Staff Chat: #BrazosBest Is the Thing with Feathers

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The Book: GRIEF IS THE THING WITH FEATHERS, a novel by Max Porter
The Plot: A woman dies, and her husband—a Ted Hughes scholar—and two young sons struggle with grief; then, a crow shows up, won’t leave, and says bizarre shit
The Chatters: Mark Haber (Store Manager), Keaton Patterson (Buyer), Benjamin Rybeck (Marketing Director)


Keaton: Caw!

Mark: I remember hearing lots of buzz about this book from other booksellers, and of course we love Graywolf at Brazos. So I got an advance copy, adored it, and wanted to share it with people.

Ben: Among a certain cluster of booksellers—younger, hipper booksellers out there on Twitter—this seems to be the book of the moment, the one that a lot of people are behind. What is it about it?

Keaton: It’s well-written; it’s experimental in its format; it’s brief, but its brevity belies how much it resonates and how much you think about it afterward; it has universal concepts of grief, loss, trying to move on.

Mark: It takes universal themes of family and losing loved ones, but it uses an angle I have not seen before. What about you, Ben?

Ben: I forgot my question.

Mark: Why do you think it’s the book of the moment?

Ben: Oh, I dunno. I think a lot of booksellers want to get published by Granta. [Laughs]

Keaton: It’s the book of the moment because it’s Brazos Best. That’s why it’s the book of the moment. [Laughs]

Ben: There seems to be a popular approach now—taking really intense experiences and fracturing them in some way. For a certain kind of writer and reader, the experience itself is no longer enough, and straightforward narrative is no longer enough.

Mark: We see that a lot.

Ben: Think of Maggie Nelson, or Valeria Luiselli, or countless others. And Max Porter uses the freedom of fiction to move between three points of view on grief [the father’s, the children’s, and the crow’s], and to embody each, which is cool.

Keaton: It’s a polyvocal novel. It has a lot of different voices speaking in it. It’s also a very human story, and its universality lets you connect with it in the intense way you often connect with lyrical books. GRIEF IS THE THING WITH FEATHERS made me think a lot of poetry, especially whenever the boys speak—they seem to be in a Greek chorus. And the verbal acrobatics of the crow: very poetic. It’s a streamlined, effective use of this polyvocal technique, which is very old, going back to modernism, if not before, with John Dos Passos. The USA trilogy is polyvocal fiction par excellence, but it’s also 1000 pages. Porter’s book is much shorter [114 pages].

Mark: When I started reading, I got to the crow—whose voice is a high-wire act—and I thought, I’m not going to like this. This is not going to work. But Porter pulls it off! The crow rhymes, then sometimes gets dirty and carnal and visceral, and you wonder why the crow is there—to hurt the family?

Sample passage: “Trip trap. Two-bed upstairs flat, spit-level, slight barbed-error, snuck in easy through the wall and up the attic bedroom to see those cotton boys silently sleeping, intoxicating hum of innocent children, lint, flack, gack-pack-nack, the whole place was heavy mourning…”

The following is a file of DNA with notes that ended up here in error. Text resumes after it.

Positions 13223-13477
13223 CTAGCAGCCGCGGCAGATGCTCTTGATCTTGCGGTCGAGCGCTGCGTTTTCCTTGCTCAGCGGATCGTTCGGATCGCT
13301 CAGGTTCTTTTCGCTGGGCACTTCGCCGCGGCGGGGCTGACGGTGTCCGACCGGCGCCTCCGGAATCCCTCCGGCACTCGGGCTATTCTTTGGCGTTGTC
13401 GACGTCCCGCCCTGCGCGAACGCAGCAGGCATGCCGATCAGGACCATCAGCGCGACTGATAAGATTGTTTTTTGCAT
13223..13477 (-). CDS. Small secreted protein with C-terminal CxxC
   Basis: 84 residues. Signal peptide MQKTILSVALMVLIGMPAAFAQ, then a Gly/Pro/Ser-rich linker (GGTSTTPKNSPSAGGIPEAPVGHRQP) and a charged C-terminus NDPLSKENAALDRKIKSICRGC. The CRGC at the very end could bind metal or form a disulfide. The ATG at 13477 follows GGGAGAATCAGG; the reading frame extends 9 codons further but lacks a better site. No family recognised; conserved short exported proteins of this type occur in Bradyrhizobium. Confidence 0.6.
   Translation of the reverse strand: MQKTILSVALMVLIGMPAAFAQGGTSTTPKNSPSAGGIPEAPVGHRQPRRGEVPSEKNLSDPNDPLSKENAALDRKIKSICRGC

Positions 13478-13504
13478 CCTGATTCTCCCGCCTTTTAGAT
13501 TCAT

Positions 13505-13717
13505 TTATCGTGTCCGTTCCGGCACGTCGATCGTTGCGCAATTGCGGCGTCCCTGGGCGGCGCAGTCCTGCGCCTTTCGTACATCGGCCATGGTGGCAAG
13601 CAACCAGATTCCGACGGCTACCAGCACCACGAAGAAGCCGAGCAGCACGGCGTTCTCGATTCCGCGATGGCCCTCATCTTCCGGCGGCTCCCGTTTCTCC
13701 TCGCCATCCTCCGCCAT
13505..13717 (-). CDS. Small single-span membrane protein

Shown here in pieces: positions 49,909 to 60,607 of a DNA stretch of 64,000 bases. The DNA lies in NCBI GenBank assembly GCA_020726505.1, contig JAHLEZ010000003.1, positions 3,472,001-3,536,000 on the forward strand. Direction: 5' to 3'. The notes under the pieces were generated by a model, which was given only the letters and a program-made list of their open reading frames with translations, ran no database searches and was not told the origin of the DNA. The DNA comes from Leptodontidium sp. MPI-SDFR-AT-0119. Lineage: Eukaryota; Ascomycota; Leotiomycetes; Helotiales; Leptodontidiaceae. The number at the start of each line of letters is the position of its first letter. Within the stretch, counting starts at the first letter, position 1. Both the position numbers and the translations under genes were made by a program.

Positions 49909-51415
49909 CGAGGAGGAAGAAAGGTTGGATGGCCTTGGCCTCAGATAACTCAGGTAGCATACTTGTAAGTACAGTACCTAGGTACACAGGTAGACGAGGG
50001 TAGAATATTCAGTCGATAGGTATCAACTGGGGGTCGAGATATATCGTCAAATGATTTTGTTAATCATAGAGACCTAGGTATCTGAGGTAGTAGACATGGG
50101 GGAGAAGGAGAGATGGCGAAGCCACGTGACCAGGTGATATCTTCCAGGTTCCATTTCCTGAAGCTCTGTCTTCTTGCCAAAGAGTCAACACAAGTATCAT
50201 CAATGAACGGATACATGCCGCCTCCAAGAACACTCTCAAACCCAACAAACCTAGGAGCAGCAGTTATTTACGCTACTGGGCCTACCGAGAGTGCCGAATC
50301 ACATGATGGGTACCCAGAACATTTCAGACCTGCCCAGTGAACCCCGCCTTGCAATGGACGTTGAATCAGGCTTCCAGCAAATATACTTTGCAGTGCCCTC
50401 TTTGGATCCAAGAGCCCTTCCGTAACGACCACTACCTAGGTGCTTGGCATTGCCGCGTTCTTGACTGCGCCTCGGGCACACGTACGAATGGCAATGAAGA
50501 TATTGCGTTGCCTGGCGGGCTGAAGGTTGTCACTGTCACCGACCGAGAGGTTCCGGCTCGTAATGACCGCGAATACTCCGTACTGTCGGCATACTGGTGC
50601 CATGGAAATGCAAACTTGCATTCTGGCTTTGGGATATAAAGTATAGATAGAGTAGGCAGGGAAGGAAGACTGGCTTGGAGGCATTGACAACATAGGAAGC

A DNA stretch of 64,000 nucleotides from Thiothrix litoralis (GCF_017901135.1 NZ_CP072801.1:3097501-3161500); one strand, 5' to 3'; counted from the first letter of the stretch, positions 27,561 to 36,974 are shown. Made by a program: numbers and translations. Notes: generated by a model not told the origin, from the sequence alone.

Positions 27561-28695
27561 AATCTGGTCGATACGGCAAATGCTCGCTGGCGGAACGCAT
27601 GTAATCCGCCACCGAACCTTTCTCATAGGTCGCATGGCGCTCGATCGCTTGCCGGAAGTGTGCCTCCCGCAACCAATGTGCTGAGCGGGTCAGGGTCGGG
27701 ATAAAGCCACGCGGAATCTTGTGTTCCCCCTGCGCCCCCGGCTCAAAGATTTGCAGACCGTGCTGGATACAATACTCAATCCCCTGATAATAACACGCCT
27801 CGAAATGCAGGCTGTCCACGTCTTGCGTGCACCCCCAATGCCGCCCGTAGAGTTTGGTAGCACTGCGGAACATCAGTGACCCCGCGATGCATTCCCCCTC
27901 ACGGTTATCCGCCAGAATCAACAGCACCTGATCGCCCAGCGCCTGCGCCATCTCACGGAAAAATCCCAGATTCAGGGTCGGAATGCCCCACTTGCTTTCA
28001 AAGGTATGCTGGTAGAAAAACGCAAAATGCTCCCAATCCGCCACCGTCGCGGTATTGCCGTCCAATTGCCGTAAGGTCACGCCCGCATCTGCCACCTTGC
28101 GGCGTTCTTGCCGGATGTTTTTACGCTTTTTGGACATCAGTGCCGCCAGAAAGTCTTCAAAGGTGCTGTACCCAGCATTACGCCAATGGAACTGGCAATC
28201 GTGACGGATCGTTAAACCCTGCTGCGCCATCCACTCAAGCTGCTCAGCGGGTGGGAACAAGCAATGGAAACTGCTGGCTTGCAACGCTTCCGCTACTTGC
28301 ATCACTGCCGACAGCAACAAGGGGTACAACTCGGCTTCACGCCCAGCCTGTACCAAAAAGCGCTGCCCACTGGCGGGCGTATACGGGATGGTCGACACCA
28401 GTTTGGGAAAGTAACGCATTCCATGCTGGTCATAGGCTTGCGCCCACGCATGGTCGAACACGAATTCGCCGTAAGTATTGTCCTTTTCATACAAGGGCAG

Ben: When you’re writing from the point of view of kids or a grown man, you’ve gotta hew somewhat closely to a reader’s idea of how those people would talk and think—but with a crow, fuck it, the crow can do anything the crow wants, and the crow can speak any way the crow wants. It’s one of the elements of the book where you sense Porter thinking, I’m gonna go crazy; I’ve got a linguistic idea, I’m going to work it out. He doesn’t belabor it, though, or show off; he does it kind of quickly, and then he goes back to the “conventional” voice.

Mark: I’ve never read anything like it. We always say that—but really, I haven’t. GRIEF IS THE THING WITH FEATHERS is concise and, at the same time, very touching. In the end, I was moved.

Keaton: It’s very well-formed, very affecting in its emotional heft.

Ben: Do you need to know Ted Hughes’ work [especially his 1974 poetry collection CROW: FROM THE LIFE AND SONGS OF THE CROW] to understand this book?

Keaton: I don’t think so. The crow in world mythology is such a common symbol of the crossover between different worlds—the living and the dead. It also has mythological trickster aspects, while some cultures think of it as the wisest of all animals. I think Porter uses that mythological status to great effect. And Ted Hughes was using the crow in its mythological capacity as an example of his own grief [he was married to the late poet Sylvia Plath], so Porter’s work is a natural extension of that.

Mark: GRIEF IS THE THING WITH FEATHERS definitely fits the store’s taste.

Keaton: Yes. Anything else?

Mark: I think that’s it.

Keaton: Concise book, concise talk. Caw!


Grief Is the Thing with Feathers Cover Image
$14.00
ISBN: 9781555977412
Availability: On Our Shelves Now
Published: Graywolf Press - June 7th, 2016

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